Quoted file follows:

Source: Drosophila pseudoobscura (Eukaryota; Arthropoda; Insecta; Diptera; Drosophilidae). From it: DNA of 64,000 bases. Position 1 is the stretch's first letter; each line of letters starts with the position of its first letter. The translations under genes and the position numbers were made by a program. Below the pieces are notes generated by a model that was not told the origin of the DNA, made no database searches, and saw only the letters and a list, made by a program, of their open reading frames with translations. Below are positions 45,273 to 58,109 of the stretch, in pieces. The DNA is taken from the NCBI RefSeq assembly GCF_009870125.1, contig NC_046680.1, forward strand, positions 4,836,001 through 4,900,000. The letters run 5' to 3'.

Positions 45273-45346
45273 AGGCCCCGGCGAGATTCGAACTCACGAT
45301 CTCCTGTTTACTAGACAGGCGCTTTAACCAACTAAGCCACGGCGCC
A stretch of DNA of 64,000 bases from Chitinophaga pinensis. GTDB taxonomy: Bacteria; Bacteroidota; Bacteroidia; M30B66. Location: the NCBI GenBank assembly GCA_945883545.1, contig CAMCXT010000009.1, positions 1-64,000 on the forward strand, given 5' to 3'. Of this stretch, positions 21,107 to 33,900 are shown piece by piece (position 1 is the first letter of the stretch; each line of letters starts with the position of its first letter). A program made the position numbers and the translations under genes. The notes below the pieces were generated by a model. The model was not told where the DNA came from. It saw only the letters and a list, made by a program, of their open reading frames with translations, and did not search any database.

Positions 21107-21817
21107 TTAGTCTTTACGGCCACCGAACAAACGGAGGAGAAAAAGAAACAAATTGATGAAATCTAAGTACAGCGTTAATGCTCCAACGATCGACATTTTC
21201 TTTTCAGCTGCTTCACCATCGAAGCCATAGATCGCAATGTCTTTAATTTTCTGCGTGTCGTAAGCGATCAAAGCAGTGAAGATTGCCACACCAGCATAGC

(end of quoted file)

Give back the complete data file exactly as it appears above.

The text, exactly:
Source: Drosophila pseudoobscura (Eukaryota; Arthropoda; Insecta; Diptera; Drosophilidae). From it: DNA of 64,000 bases. Position 1 is the stretch's first letter; each line of letters starts with the position of its first letter. The translations under genes and the position numbers were made by a program. Below the pieces are notes generated by a model that was not told the origin of the DNA, made no database searches, and saw only the letters and a list, made by a program, of their open reading frames with translations. Below are positions 45,273 to 58,109 of the stretch, in pieces. The DNA is taken from the NCBI RefSeq assembly GCF_009870125.1, contig NC_046680.1, forward strand, positions 4,836,001 through 4,900,000. The letters run 5' to 3'.

Positions 45273-45346
45273 AGGCCCCGGCGAGATTCGAACTCACGAT
45301 CTCCTGTTTACTAGACAGGCGCTTTAACCAACTAAGCCACGGCGCC
A stretch of DNA of 64,000 bases from Chitinophaga pinensis. GTDB taxonomy: Bacteria; Bacteroidota; Bacteroidia; M30B66. Location: the NCBI GenBank assembly GCA_945883545.1, contig CAMCXT010000009.1, positions 1-64,000 on the forward strand, given 5' to 3'. Of this stretch, positions 21,107 to 33,900 are shown piece by piece (position 1 is the first letter of the stretch; each line of letters starts with the position of its first letter). A program made the position numbers and the translations under genes. The notes below the pieces were generated by a model. The model was not told where the DNA came from. It saw only the letters and a list, made by a program, of their open reading frames with translations, and did not search any database.

Positions 21107-21817
21107 TTAGTCTTTACGGCCACCGAACAAACGGAGGAGAAAAAGAAACAAATTGATGAAATCTAAGTACAGCGTTAATGCTCCAACGATCGACATTTTC
21201 TTTTCAGCTGCTTCACCATCGAAGCCATAGATCGCAATGTCTTTAATTTTCTGCGTGTCGTAAGCGATCAAAGCAGTGAAGATTGCCACACCAGCATAGC